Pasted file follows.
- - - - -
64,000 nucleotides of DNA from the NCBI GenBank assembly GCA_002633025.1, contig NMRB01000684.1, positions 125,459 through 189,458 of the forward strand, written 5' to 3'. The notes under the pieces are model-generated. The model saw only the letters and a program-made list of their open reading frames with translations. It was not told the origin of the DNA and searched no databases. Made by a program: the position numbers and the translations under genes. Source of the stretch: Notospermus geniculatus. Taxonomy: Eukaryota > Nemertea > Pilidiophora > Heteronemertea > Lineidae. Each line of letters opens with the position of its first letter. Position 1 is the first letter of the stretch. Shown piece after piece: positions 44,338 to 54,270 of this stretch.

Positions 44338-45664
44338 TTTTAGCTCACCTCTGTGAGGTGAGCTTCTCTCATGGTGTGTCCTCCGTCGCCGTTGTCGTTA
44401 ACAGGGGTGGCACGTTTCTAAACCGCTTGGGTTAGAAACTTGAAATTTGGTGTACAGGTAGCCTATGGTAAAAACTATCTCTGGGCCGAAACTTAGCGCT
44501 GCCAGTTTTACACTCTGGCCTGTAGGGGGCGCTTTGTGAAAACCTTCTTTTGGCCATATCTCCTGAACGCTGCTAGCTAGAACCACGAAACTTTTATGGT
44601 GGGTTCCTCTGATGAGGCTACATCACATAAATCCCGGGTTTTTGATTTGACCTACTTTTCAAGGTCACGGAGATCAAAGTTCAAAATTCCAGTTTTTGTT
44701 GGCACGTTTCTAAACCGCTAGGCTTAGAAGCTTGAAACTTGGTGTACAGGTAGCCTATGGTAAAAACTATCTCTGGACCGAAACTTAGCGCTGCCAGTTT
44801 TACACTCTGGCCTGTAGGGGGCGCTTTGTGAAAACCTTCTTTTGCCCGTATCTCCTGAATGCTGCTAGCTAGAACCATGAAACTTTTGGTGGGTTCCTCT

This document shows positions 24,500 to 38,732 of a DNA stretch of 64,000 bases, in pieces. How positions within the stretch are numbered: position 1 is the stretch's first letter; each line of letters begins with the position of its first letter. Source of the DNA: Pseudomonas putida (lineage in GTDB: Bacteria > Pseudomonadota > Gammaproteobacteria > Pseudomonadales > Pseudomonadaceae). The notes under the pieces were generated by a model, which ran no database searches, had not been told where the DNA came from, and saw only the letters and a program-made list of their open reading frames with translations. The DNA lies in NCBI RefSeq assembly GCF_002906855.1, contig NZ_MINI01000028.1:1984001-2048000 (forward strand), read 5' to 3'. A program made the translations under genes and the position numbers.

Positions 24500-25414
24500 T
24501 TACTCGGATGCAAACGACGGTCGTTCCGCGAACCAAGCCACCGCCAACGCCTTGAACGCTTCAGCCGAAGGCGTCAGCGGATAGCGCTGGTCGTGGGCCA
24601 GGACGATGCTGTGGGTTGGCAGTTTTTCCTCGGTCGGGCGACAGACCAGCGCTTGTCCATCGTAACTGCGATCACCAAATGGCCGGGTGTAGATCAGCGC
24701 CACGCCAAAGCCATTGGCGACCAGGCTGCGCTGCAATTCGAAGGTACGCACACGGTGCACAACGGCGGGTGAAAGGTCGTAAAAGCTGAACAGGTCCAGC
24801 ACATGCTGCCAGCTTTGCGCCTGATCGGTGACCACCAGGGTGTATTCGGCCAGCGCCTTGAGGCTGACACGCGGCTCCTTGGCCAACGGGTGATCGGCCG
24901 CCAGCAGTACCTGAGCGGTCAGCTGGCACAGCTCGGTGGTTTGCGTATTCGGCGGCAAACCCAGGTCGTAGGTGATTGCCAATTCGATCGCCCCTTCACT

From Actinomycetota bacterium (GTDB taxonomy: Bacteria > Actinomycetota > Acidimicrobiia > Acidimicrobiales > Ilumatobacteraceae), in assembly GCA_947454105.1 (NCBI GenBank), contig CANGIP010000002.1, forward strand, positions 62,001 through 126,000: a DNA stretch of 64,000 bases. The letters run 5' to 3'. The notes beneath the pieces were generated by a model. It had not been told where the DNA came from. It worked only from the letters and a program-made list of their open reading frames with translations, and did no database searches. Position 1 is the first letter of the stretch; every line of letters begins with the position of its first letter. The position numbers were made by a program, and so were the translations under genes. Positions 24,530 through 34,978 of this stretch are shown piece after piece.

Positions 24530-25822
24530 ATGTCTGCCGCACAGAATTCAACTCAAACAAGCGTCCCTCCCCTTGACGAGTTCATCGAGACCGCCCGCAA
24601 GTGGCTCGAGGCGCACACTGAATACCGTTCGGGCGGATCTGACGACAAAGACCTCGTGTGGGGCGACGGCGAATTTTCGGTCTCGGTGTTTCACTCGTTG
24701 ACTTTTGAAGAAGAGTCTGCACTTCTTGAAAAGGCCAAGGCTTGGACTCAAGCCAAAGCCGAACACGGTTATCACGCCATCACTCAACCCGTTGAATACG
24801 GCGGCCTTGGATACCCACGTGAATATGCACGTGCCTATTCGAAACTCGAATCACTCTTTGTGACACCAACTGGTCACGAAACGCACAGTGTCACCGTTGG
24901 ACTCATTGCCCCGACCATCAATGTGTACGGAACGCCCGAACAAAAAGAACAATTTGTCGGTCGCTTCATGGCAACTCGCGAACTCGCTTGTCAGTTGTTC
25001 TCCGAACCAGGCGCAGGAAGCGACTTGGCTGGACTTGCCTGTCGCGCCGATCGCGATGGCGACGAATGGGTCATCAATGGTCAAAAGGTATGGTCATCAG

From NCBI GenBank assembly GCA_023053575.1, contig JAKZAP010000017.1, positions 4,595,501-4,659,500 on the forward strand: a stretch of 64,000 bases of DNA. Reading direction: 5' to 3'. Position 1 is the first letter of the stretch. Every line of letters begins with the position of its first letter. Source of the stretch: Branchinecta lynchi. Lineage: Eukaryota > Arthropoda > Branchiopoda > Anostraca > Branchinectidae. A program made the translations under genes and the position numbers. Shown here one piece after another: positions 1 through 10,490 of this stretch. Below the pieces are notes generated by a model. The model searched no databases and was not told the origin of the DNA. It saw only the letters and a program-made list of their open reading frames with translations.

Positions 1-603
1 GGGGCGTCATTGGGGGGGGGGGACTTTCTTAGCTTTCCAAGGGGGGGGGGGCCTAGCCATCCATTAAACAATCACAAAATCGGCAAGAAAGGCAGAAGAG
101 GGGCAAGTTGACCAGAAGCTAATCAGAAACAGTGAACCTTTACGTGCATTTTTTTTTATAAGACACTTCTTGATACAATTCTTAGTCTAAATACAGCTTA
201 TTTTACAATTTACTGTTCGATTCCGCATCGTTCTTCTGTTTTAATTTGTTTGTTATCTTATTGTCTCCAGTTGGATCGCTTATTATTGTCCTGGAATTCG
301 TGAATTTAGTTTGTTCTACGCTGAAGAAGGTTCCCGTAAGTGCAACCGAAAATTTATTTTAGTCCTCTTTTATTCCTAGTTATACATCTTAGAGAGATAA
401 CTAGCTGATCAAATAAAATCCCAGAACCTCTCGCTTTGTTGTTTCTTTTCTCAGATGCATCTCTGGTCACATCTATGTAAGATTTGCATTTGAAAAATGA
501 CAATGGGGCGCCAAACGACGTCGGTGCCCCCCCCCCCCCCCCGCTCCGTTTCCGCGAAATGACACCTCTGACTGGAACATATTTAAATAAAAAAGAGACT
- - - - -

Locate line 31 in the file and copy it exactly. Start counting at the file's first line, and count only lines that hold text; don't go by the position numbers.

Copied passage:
401 CTAGCTGATCAAATAAAATCCCAGAACCTCTCGCTTTGTTGTTTCTTTTCTCAGATGCATCTCTGGTCACATCTATGTAAGATTTGCATTTGAAAAATGA